Archive for Sunday, December 1, 2002

Letters awaken historical curiosity

December 1, 2002

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A small granite slab embedded in the earth, half a block from the Old West Lawrence house where I used to live, informs the passerby that âÂÂHere Griswold, Baker, Thorp and Trask were shot August 21, 1863.âÂÂ

The reference is to QuantrillâÂÂs bloody raid on Lawrence, perhaps the townâÂÂs main claim to historical fame. ItâÂÂs not history with a capital H âÂÂ:quot; triumphal arches and imperial tombs. But Lawrence and Kansas are relative newcomers to the world stage and we must take our history as it comes.

In fact, Kansans seem to have more than the normal thirst for history. I know of some who will part the grass and bow before traces of a Santa Fe Trail covered wagon rut. A local historian claims to be able to hear the creaking of the wagons and see the ladies in long dresses at the site of the Battle of Black Jack.

A couple of pilgrims recently journeyed from England to Lawrence to inspect the possible home site of a man who might be their ancestor, abolitionist Dr. John Doy. Nothing remains but stone rubble and a foundation pit, but the couple wants the site âÂÂsaved for posterity.â Where are you, Ozymandias?

The other day I went on a tour of historic Vinland, a town youâÂÂd miss in an eye blink. ThereâÂÂs a church, a grange, a quaint one-room library, not much more. And yet more than 50 devotees of the past turned out for that tour.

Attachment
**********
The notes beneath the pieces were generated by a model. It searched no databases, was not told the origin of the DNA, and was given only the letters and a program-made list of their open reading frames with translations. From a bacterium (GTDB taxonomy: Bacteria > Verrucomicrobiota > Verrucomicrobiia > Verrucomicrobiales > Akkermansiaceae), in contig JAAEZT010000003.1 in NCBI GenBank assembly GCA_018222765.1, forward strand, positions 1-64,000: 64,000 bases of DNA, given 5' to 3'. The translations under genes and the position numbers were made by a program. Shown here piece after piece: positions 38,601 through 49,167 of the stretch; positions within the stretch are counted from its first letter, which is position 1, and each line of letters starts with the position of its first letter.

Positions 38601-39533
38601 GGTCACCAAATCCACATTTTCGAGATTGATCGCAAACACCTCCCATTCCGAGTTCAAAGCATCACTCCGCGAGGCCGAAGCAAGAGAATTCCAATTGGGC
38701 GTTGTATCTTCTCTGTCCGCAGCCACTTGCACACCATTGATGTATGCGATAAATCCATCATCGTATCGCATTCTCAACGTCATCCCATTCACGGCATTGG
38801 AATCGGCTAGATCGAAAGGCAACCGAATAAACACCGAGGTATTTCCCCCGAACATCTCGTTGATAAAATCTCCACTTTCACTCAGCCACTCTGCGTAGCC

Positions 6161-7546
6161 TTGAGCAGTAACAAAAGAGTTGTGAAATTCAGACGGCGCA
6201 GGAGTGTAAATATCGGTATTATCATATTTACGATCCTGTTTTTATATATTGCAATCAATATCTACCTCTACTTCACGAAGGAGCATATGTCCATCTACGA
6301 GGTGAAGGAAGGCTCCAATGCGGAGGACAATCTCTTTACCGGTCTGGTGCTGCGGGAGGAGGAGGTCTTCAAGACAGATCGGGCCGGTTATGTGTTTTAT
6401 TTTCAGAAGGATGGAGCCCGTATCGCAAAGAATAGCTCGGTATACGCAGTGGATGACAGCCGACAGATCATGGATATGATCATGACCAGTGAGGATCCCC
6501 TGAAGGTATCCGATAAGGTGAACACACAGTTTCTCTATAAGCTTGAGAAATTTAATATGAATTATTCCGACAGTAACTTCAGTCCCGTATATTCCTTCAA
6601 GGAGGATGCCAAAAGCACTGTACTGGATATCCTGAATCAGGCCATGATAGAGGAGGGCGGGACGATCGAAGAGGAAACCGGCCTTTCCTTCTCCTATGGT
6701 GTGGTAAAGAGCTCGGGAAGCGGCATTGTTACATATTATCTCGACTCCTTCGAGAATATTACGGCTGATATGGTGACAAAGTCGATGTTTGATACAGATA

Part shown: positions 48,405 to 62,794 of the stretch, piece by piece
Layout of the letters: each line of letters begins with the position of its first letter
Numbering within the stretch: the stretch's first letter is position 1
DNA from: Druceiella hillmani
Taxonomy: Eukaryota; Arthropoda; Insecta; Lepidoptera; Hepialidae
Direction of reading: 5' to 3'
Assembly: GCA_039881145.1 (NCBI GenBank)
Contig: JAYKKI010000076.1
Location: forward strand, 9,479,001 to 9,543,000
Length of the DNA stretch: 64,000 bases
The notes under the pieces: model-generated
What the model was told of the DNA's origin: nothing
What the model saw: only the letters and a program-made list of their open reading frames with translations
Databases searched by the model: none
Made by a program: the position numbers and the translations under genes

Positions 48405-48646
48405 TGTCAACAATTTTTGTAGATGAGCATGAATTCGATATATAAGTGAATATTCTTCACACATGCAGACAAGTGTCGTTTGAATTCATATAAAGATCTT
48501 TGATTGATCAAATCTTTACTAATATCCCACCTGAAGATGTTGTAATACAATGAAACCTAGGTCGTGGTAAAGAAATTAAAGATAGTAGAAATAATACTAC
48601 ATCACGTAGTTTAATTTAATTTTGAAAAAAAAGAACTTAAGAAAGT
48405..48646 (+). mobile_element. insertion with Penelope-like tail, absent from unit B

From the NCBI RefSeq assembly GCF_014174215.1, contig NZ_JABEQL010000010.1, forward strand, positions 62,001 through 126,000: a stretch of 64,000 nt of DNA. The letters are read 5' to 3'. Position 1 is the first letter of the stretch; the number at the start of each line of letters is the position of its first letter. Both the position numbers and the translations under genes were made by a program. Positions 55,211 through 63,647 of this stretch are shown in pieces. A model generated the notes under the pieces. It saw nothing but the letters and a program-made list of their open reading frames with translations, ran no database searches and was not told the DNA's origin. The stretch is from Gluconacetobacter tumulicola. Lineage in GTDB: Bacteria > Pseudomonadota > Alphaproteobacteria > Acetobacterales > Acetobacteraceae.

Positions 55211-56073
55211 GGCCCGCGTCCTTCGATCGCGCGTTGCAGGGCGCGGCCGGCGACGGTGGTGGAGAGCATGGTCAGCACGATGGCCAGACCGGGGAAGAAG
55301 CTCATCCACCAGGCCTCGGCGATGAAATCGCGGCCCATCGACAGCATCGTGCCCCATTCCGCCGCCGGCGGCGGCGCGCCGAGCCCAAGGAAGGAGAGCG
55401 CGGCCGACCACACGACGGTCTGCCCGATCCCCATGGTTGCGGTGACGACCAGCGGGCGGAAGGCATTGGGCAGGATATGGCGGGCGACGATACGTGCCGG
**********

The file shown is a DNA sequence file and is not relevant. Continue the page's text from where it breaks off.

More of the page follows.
Actually, commonplace and diminutive tokens possess a strange, paradoxical power missing from epic grandeur. ThereâÂÂs a nobility in the keepsakes of anonymous strugglers. We worship celebrities, but we identify with non-entities.

Our remains arenâÂÂt destined to be enshrined as tourist attractions. So itâÂÂs natural for us to be moved by obscure mementos âÂÂ:quot; flowers still blooming before the threshold of a homesteadâÂÂs ruins, an overgrown mound that was once a root cellar, the thin cry of wind in the wreck of a windmill.

Fame is âÂÂthe last infirmity of noble minds,â wrote Milton. And George Santayana warned us about the danger of forgetting the past. But Jorge Borgesâ take on posterity has its own appeal: âÂÂIs there are greater blessing than to be the ashes of which oblivion is made?âÂÂ

I once came upon some archives that listed generation upon generation of Missourians, among them hundreds of long-forgotten Gurleys, without so much as a footnote to tell who they were or what they did. I took comfort in that list. If no one remembers our honors and achievements, no one will remember our weaknesses and defeats.

I have yet to be visited by the genealogy bug, which bites so many as they get on in years. But I recently came into possession of some musty letters written to my grandfather, Henri Mazyck Clarkson Low, by his boss, a Mr. Velie, that have charmed me more than I would have guessed.

The letters chronicle my grandfatherâÂÂs migration to Kansas City from Virginia in the early years of the last century and the beginning of his career as a traveling salesman for John Deere.

Velie makes a bold pitch to Zeke: âÂÂConsider the West in the interest of your own welfare.â He promises âÂÂa good right to a fair share of successâ to men such as him, of âÂÂlarge interestsâ and industry. He offers a starting salary of $40 per month. Some on-the-job training, assembling and boxing harnesses with âÂÂmen of inferior intellect,â will be required by way of education.